Dharma is divided into two groups: sāmānyadharma (general or universal principles) and viśeṣadharma (special or particular principles).
Sāmāyadharma includes all basic values which don’t change with space and time. They are applicable irrespective of distinctions of gender, race, caste, creed, occupation, nationality, etc. They comprise what we would call human values today – truth, non-violence, non-avariciousness, purity of thought, speech, and action, self-control, empathy, forgiveness and so on.
The sage-seer Manu defines dharma as having ten features: courage, forbearance, self-control, abstinence from stealing, cleanliness, control over senses, power of discernment, self-knowledge, integrity, and freedom from anger (Manusmṛti 7.92)
Viśeṣadharmas are spatio-temporal in that they are relevant only for a particular time and place. Some of the viśeṣadharmas are āśramadharma (the traditional duties of individuals at different stages of life), varṇadharma (the traditional duties of people of different temperaments), rājadharma (duties of rulers), and āpaddharma (duties and exemptions applicable during adverse situations). The specific injunctions of viśeṣadharmas are only relevant to a particular place and time but the general notions are universally applicable. For example, the rules that were laid down for a king might not be relevant today but the idea that governance needs guidelines will remain forever. The beauty of the Indian tradition is that there has been a constant re-interpretation of these concepts to suit the place and time. This subtle dynamism is what makes Hinduism a very robust way of life.
Irrespective of the category of dharma, the essential qualification for a true adherent of dharma is the constant accountability – here and now – of thought, word, and deed. There is no place for a preacher who does not practice when it comes to dharma. One of the words for teacher in Sanskrit is ācārya, which means one who himself adheres to the principles that he espouses. The ācārya is truly aware of what he is teaching. Indeed the aspects of learning, teaching, and practising merge in one who is a true ācārya.
Another interesting aspect of dharma in the Indian tradition is that it doesn’t blindly toe the line of morality. It judges from an ultimate perspective and not a mere materialistic one. For example, being honest normally refers to verbal sincerity and being non-violent refers to not hurting others. These values maybe transgressed for a greater cause – a son might lie to his aged mother to save her from a rude shock, a police officer might violate traffic rules while chasing a criminal, a surgeon might amputate a patient’s leg to save the latter’s life, a teacher might punish a student to help the latter mend his ways. Can these be counted as cases of dishonesty or violence? In cases like this, we naturally consider the intent of the people involved and the results of their action. In this regard, sanātana dharma upholds the actions of people who are selfless and self-realized with good intentions even if their chosen means are not ‘moral’ by the textbook definition.
There is a nice episode in the Karna Parva of the Mahabharata where Arjuna and Yudhistira are having a heated argument with regard to maintaining their oaths. Krishna pacifies them by giving them an exposition on the nature of truth and declares: “yad bhūtahitamatyantam tat satyamiti dhāraṇā” (truth is that which is good for all beings, that which is good at the universal level).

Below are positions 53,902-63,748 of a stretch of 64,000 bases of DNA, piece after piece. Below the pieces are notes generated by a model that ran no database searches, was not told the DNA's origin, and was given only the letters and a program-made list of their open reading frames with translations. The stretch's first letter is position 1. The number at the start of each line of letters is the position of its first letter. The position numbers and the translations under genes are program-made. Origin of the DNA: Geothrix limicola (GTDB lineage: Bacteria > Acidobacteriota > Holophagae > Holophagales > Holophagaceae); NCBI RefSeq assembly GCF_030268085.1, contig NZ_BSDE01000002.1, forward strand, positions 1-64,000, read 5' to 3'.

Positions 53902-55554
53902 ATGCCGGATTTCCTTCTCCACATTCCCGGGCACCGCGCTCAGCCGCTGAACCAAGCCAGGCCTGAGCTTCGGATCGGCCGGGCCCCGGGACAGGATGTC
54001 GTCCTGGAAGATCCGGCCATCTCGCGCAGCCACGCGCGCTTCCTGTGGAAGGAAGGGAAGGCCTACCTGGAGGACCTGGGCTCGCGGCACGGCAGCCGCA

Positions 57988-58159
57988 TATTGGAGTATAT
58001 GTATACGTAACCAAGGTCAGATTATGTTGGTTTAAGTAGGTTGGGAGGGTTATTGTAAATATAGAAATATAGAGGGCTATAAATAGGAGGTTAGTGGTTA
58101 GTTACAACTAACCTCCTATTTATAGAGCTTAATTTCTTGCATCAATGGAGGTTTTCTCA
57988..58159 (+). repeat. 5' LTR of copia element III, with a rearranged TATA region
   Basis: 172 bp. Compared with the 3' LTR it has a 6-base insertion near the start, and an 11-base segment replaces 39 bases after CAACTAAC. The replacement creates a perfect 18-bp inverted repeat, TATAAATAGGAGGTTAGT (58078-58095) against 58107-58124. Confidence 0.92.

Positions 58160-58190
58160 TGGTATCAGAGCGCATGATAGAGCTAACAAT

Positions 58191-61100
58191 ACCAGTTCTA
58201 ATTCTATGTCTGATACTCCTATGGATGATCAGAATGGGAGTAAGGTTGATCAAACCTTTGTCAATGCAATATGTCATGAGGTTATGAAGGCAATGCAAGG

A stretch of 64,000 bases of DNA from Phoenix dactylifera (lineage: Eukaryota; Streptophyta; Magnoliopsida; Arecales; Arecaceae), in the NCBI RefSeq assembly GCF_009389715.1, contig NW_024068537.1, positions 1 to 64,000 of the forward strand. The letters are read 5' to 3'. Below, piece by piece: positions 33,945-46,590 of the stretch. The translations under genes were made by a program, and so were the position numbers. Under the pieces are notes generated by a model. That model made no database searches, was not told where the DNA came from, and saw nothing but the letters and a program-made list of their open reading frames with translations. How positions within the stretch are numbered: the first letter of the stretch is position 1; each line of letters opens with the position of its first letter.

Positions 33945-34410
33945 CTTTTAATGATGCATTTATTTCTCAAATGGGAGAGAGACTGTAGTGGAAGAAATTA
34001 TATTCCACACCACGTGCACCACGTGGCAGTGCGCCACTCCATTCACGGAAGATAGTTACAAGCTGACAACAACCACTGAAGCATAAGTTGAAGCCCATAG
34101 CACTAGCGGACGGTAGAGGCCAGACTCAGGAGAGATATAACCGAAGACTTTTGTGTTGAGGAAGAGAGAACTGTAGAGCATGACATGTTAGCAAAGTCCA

Fact and Value
The seers of ancient India gave importance to the implications of facts and values both within and outside the purview of mere faith. On the one hand, they did not completely exclude faith from philosophy and on the other hand, they did not try to explain everything within the narrow framework of faith. They approached facts and values from logical and intuitive, emotional and intellectual, practical and mystical, realistic and idealistic, and materialistic and spiritualistic perspectives. Therefore, their understanding of fact and value has been free from biases and are thus applicable universally.
What separates facts and values? We always comprehend facts readily because they are perceived through the senses. There is not much to discuss or argue with regard to facts. They are objective. We realize values through our experience and hence there arise several diverging opinions and views. They are subjective.
Facts deal with the outside world whereas values are intrinsic. If facts are what we encounter, values are what we reflect upon. If facts are grasped by the intellect, values are realized through experience.
Values are not ready-made or even fabricated like facts. Facts are an ever-growing body of data from the world around us. We rarely gather facts for the heck of it; facts are often used for purposes other than themselves. However, values are almost always pursued for their own sake. Further, once we understand a fact, it need not concern us or relate to our life. But that is not the case with values. Once a value has come within the grasp of our understanding, it has indeed, become a part of our experience. If that is not the case, then we have not truly realized the value but instead have only an idea that we’ve grasped with our intellect.
The non-materialistic nature of values makes them elusive in the material world. Values are not perceived through our physical senses but are felt in our consciousness. Let us take a simple example of a glass of water. Water is a fact and so is the glass. Where the water came from, and how the glass was fashioned, are also facts. But drinking the water and quenching our thirst is the realization of the value.
Continued in the next part
Co-authored by Hari Ravikumar
Dr. Ganesh is a Shatavadhani, a multi-faceted scholar, linguist, and poet and polyglot and author of numerous books on philosophy, Hinduism, art, music, dance, and culture.